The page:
Introducing Students to VoiceOver for iOS

The PRCVI outreach team has had quite a few requests this school year for assistance with students who are just getting started with VoiceOver on iOS devices. Here, we've compiled some apps that will help students learn and practice VoiceOver gestures and some accessible and educational games to practice their new skills!

For students who may not be familiar with terms such as "flick," "drag," and "tap" (all of which are important when using VoiceOver), it can be helpful to introduce them to these gestures using physical objects before introducing them to the iOS device. For example, students can practice flicking versus dragging a small object (such as an index card) across a table, and can practice tapping and double-tapping on the same spot (such as a tactile dot). Once the basic differences between these gestures are understood, they can apply them while exploring the Home screen or while using a basic app.

There are several apps designed specifically to introduce iOS gestures to students with visual impairments. These apps include:

In addition to the apps listed above, VoiceOver's help mode allows students to perform gestures and get feedback (such as, "One finger double-tap, activate." Some students prefer using this mode to practice gestures, since they get immediate feedback about the gesture performed. VoiceOver's help mode can be toggled on with a four-finger double-tap and toggled off with the same gesture.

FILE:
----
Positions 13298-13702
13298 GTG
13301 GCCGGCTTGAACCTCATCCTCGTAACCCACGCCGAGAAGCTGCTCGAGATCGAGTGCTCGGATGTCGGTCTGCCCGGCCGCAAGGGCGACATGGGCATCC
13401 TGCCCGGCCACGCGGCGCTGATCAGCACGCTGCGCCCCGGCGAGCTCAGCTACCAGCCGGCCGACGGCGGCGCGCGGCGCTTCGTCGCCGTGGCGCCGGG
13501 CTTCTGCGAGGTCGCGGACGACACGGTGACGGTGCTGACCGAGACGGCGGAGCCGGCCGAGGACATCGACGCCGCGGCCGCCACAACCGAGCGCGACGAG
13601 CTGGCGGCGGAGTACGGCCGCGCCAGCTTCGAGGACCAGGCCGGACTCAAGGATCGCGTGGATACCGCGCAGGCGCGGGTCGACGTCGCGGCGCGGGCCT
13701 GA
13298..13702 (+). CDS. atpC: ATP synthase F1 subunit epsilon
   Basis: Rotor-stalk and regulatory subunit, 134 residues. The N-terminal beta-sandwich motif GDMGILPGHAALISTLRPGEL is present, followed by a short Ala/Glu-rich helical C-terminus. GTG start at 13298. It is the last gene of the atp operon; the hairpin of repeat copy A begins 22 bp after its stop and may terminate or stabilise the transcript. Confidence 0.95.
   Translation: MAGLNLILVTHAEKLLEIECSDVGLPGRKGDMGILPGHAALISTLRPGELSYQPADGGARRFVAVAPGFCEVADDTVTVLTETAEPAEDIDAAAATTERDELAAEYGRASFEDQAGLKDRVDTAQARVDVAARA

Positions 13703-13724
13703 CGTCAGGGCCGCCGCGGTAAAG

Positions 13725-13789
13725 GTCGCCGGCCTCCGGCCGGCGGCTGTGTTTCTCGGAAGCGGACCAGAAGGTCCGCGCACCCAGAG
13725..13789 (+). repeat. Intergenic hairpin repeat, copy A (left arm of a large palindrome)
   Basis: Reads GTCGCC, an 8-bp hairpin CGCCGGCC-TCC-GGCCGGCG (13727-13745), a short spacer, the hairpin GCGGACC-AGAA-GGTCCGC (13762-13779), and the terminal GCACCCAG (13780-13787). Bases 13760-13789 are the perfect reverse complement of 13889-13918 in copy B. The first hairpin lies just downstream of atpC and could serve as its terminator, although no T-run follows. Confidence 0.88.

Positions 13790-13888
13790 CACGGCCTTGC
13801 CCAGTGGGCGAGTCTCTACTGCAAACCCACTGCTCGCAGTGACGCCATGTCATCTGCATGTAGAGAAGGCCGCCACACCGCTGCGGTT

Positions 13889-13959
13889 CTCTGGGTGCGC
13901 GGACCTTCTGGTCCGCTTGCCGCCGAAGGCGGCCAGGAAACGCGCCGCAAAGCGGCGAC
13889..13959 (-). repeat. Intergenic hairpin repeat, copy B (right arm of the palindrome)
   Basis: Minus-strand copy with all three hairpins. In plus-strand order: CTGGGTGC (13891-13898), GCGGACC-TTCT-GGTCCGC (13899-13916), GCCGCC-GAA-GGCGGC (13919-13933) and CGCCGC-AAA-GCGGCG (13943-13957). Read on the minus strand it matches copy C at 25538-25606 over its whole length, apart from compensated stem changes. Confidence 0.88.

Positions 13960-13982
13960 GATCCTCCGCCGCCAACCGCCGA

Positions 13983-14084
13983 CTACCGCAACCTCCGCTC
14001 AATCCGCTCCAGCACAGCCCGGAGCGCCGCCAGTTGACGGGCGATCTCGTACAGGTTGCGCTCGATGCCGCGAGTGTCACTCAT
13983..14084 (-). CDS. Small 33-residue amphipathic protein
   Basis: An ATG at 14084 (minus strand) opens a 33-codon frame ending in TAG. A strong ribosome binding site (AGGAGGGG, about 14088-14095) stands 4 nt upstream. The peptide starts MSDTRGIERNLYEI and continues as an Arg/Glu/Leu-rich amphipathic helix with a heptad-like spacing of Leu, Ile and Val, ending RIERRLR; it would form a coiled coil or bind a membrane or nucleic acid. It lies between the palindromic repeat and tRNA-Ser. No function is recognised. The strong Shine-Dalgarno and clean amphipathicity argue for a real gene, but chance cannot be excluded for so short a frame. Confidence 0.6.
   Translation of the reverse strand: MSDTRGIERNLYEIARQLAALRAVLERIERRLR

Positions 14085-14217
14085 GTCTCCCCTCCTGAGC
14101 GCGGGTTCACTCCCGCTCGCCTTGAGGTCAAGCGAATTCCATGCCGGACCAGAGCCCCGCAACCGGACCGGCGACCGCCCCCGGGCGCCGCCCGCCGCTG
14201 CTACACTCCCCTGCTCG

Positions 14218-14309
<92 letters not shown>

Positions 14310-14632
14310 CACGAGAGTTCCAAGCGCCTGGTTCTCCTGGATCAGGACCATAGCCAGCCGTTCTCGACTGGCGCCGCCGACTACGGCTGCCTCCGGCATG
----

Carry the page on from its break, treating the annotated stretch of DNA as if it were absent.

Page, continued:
Once students have the basics of swiping, dragging, and tapping, they can practice their skills using accessible games. Some examples of accessible games for students include:

We hope you find this information helpful in introducing your students to VoiceOver on iOS devices. If you are a TSVI in British Columbia and would like outreach support in this area, our outreach team is always happy to help!

About the author

Jen Jesso

I have worked in various roles in the field of visual impairment since 2007. In addition to working as a teacher of students with visual impairments, I recently completed coursework to become an orientation and mobility specialist. I have been fortunate to work with the fantastic team at PRCVI since 2014.

I enjoy many aspects of my role at PRCVI, but highlights include working with teachers of students with visual impairments and their students on outreach visits and working on PRCVI initiatives and projects.

Outside of work, my interests include reading, computer programming, swimming, and spending time with friends and family.

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